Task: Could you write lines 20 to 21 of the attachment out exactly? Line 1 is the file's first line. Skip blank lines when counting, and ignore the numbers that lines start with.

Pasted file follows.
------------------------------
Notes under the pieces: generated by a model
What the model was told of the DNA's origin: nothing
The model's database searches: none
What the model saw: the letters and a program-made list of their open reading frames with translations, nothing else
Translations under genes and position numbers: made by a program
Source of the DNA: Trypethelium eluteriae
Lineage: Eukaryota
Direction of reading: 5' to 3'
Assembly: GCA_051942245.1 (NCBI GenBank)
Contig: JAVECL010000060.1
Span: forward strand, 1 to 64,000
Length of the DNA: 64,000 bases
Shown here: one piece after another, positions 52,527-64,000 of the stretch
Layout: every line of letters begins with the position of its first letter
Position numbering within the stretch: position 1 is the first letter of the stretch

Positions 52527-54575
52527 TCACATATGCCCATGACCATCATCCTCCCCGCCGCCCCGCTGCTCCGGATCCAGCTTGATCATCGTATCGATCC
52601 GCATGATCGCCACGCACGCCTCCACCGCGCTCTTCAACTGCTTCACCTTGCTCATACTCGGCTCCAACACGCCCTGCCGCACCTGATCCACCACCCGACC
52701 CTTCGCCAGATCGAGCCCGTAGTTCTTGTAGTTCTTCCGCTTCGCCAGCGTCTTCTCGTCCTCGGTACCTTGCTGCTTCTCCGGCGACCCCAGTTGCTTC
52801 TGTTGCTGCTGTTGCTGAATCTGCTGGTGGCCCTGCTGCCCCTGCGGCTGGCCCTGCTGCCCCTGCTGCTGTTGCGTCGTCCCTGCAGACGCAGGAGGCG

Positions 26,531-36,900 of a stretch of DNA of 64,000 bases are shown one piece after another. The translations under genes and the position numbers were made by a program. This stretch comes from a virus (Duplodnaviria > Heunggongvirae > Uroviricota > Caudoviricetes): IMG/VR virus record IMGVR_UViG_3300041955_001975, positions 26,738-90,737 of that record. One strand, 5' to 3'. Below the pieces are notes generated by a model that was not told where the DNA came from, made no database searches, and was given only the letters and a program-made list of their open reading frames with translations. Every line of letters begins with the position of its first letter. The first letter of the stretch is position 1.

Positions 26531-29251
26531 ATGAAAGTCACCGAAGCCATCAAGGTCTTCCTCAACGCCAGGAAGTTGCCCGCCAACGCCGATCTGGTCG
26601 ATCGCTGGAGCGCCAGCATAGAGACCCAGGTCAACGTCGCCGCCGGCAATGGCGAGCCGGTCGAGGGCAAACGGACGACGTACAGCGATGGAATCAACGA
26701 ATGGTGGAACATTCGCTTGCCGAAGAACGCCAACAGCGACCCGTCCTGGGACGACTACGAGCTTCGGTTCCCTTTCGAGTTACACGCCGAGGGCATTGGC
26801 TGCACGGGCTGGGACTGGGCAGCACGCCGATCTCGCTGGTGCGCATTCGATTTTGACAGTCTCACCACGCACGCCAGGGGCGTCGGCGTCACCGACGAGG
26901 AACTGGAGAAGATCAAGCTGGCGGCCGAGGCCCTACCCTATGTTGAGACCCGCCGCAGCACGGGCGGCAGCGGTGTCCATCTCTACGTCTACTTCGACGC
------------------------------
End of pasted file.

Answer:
52801 TGTTGCTGCTGTTGCTGAATCTGCTGGTGGCCCTGCTGCCCCTGCGGCTGGCCCTGCTGCCCCTGCTGCTGTTGCGTCGTCCCTGCAGACGCAGGAGGCG

Positions 26,531-36,900 of a stretch of DNA of 64,000 bases are shown one piece after another. The translations under genes and the position numbers were made by a program. This stretch comes from a virus (Duplodnaviria > Heunggongvirae > Uroviricota > Caudoviricetes): IMG/VR virus record IMGVR_UViG_3300041955_001975, positions 26,738-90,737 of that record. One strand, 5' to 3'. Below the pieces are notes generated by a model that was not told where the DNA came from, made no database searches, and was given only the letters and a program-made list of their open reading frames with translations. Every line of letters begins with the position of its first letter. The first letter of the stretch is position 1.